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What was there ? Whats around it ect?
 

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What part of the state? What type of soild
Is it disked? Plowed? Mowed?
Get a soil sample and see if you need to add anything to get things to grow good.
 
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i'll preface this as usual, there are a ton of knowledgable foodplotters on here, moreso than myself! But, I would frost seed clover in February, then disc it under in the Fall and plant big n beasty! Throw the lime on there like BYB mentioned. get a soil sample as well.
 

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1/2 acre won’t get you much so you will need fencing or you will never produce much
 

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First thing is a proper soil test. Then I would suggest doing the plot in late summer after it has been limed and fertilized. I believe the best choice for a food plot is clover. So the first year you have to plant something in addition to the clover. Go to Whitetail Institute webpage. End of August plant the Pure Attraction oats and the clover. The oats will grow fast and protect the clover from being eaten. The oats are real good the first season and then the next year you will have a great clover plot. Good luck. Do not skip the soil test!
 

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Of course your soil PH is going to dictate what grows well.

Frost seeding red clover a little later in Feb. is how to start. Don't forget the inoculant.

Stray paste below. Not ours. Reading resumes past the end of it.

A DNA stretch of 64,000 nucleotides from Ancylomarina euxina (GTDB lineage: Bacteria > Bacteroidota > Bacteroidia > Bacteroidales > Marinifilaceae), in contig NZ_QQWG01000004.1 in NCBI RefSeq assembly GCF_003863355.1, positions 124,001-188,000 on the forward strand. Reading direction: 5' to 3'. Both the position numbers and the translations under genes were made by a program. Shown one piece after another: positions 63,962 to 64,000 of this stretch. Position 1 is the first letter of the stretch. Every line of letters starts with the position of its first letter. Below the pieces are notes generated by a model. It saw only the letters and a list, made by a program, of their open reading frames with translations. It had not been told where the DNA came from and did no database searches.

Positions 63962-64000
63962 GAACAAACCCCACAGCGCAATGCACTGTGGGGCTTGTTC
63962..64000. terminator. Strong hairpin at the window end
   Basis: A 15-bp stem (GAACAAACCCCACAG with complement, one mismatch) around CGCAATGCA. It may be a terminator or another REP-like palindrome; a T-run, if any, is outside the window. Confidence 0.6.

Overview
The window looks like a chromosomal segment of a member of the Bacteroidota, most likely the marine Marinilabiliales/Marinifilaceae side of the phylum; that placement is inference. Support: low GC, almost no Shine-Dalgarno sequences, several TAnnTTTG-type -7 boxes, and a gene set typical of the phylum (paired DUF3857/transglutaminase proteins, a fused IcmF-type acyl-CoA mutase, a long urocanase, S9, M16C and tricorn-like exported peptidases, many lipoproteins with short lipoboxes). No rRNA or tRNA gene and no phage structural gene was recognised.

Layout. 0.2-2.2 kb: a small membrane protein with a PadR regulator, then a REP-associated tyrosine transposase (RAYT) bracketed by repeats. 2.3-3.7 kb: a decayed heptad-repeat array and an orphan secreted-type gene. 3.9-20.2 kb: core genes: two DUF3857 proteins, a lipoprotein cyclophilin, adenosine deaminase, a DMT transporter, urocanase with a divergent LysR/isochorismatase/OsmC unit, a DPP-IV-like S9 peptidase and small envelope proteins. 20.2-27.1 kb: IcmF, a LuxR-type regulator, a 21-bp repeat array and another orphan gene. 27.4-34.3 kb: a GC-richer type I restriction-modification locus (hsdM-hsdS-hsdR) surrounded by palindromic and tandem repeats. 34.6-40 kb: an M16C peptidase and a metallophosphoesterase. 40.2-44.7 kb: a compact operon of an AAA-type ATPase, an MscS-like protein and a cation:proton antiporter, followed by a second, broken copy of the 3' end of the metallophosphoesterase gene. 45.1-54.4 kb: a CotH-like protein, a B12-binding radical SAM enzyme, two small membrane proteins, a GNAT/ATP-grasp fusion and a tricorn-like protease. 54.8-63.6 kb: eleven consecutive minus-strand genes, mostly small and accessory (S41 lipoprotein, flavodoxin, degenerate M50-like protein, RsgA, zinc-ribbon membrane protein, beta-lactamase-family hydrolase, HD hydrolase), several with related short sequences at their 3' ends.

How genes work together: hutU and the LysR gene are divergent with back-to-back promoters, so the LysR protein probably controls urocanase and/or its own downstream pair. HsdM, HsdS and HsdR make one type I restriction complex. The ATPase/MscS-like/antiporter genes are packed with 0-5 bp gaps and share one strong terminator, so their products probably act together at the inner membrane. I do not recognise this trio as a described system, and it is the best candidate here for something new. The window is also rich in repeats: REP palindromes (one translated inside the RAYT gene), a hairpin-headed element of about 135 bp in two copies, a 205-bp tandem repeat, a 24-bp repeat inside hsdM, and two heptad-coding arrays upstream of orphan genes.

Mow it spring and summer but let it lay. Disk in after last cutting. That will add organic matter to your soil.
That is what holds your moisture.

September double plant Winter wheat and Alfalfa. If you're not going to use insecticide
best to plant after the 15th. to avoid weevil problems. Cut it high the following Spring
before the wheat tops out.

If the neighbors also plant winter wheat use bob oats instead.
Deer will walk across a WW field to get bob oats.
 

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Clover always a good bet. Fairly cheap and if mowed will be around for several years.
Deer always seem to hit it. One my best plots is almost 100% ladino clover. I have never tried frost seeding but several on here have. If you have bare ground that's what I would do next month. I plan on overseeding several plots with clover mix in mid Feb
 

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I would put in Wheat, the best time is between Sept 1 to 15th anyway in central Missouri.
A small plot for deer is 1 acre (put in 1 acre plot on 40 acre property)

4 bags of "field" wheat (cheaper) and 2 bags 13-13-13 fertilizer per 1 acre
[you don't have to put any lime really but no fertilizer and you want have anything growing]

brush hog it,
disk it,
broad cast the stuff,
cut down a cedar and drag it around the field with the tractor to cover it

deer love it
 

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Of course your soil PH is going to dictate what grows well.

Frost seeding red clover a little later in Feb. is how to start. Don't forget the inoculant.
Mow it spring and summer but let it lay. Disk in after last cutting. That will add organic matter to your soil.
That is what holds your moisture.

September double plant Winter wheat and Alfalfa. If you're not going to use insecticide
best to plant after the 15th. to avoid weevil problems. Cut it high the following Spring
before the wheat tops out.

If the neighbors also plant winter wheat use bob oats instead.
Deer will walk across a WW field to get bob oats.
Adding the OM was why I suggested frost seeding next month.